Explained by Stephen E. Box and Arthur A. Bookstrom
On the choice of deposit models
These stratabound, massive Zn-Pb sulfide deposits form by the precipitation of sulfide and sulfate minerals from metalliferous brines that were exhaled along active submarine faults during deposition of the enclosing sedimentary sequence. The mineral deposits are dominantly Fe sulfide accumulations, which enclose economic ore deposits as layers and lenses rich in Zn and Pb sulfides. These syngenetic deposits are hosted in euxinic marine sedimentary rocks in epicratonic and intracratonic basins, often associated with synsedimentary faults (Briskey, 1986). Paleozoic off-shelf black shale units in northeastern Washington were deposited in a rifted continental slope-and-rise setting, and are appropriate hosts for this deposit type.
On the delineation of permissive tracts
All sedimentary units with significant black shales in northeastern Washington (exclusive of the Belt Supergroup and stratigraphic equivalents) are regarded as permissive for this deposit type. The permissive tract is defined by lithologic units that include the Late Proterozoic Windermere Group, the lower Paleozoic Metaline Formation and the Paleozoic Covada Group (Stoffel and others, 1991).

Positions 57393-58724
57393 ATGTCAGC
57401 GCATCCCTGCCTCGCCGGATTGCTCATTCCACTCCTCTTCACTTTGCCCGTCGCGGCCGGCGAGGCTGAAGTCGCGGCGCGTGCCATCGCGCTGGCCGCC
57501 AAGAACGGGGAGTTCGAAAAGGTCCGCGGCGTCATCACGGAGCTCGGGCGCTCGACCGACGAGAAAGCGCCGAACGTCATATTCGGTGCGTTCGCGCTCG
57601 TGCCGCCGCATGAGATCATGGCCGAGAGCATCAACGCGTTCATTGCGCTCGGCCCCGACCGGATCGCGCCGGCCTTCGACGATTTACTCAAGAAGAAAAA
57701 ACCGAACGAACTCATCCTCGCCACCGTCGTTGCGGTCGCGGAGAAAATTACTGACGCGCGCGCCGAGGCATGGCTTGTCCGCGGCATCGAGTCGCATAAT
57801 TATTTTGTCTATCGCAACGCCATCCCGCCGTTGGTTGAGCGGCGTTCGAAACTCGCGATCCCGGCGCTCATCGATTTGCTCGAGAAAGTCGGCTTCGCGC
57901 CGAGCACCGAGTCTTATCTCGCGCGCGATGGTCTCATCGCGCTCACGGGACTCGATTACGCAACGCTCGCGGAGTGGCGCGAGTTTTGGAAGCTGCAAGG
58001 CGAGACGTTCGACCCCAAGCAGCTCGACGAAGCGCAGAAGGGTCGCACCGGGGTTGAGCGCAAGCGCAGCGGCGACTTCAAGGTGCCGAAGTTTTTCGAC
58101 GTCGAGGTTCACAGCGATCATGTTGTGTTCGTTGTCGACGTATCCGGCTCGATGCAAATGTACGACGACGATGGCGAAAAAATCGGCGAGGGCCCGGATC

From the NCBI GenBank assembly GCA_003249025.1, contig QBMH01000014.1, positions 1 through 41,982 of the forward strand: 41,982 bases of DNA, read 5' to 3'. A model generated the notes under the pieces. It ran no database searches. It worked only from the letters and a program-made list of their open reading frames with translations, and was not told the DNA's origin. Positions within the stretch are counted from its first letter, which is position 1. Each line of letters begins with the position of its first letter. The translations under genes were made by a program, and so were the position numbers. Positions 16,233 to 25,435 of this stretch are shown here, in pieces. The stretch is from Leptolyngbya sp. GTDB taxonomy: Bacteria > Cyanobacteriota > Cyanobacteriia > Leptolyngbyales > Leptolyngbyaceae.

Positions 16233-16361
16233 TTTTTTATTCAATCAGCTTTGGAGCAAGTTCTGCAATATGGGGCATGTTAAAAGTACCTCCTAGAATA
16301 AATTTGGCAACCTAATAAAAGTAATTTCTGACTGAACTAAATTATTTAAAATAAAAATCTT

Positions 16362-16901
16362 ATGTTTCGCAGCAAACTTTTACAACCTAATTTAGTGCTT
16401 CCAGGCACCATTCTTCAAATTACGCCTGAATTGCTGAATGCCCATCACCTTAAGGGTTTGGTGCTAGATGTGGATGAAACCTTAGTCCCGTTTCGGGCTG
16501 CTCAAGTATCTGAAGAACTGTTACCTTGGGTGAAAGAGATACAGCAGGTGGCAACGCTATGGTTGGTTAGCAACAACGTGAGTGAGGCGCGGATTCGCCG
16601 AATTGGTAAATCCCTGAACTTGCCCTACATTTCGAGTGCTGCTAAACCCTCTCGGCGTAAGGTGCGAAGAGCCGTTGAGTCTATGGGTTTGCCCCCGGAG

Important examples of this type of deposit
Three small prospects occur in Paleozoic deep-water strata in northeastern Washington, although they are too small to be considered significant deposits. Two of these occur in the Covada Group, an upper Paleozoic continental slope-and-rise sequence. One prospect is known east of the Covada Group in lower Paleozoic shales of the Metaline Formation (continental shelf-slope environment). Numerous barite occurrences and Pb and Zn prospects in the area could also be examples of this deposit type, although other Pb- and Zn-bearing deposit types are also present in the area.
On the numerical estimates made
This area is considered to be part of the rifted early Paleozoic continental margin. None of the prospects is large enough to be comparable to deposits in the grade and tonnage models. Cominco has had an exploration effort in northeastern Washington for many years, so the assessment team considered the area to have been thoroughly explored. However exposure in the area is poor, structure is complex, and forest cover is extensive, so that the team judged that some undiscovered deposits might remain. For the 90th, 50th, 10th, 5th, and 1st percentiles, the team estimated 0, 0, 1, 2, and 4 or more for deposits consistent with the grade and tonnage model of Menzie and Mosier (1986).
Briskey, J.A., 1986, Descriptive model of sedimentary exhalative Zn-Pb, in Cox, D.P., and Singer, D.A., eds., Mineral deposit models: U.S. Geological Survey Bulletin 1693, p. 211.
Menzie, W.D., and Mosier, D.L., 1986, Grade and tonnage model of sedimentary exhalative Zn-Pb, in Cox, D.P., and Singer, D.A., eds., Mineral deposit models: U.S. Geological Survey Bulletin 1693, p. 212-215.
Stoffel, K.L., Joseph, N.L., Waggoner, S.Z., Gulick, S.W., Korosec, M.A., and Bunning, B.B., 1991, Geologic map of Washington-Northeast quadrant: Washington Division of Geology and Earth Resources, Geologic Map GM-39, scale 1:250,000.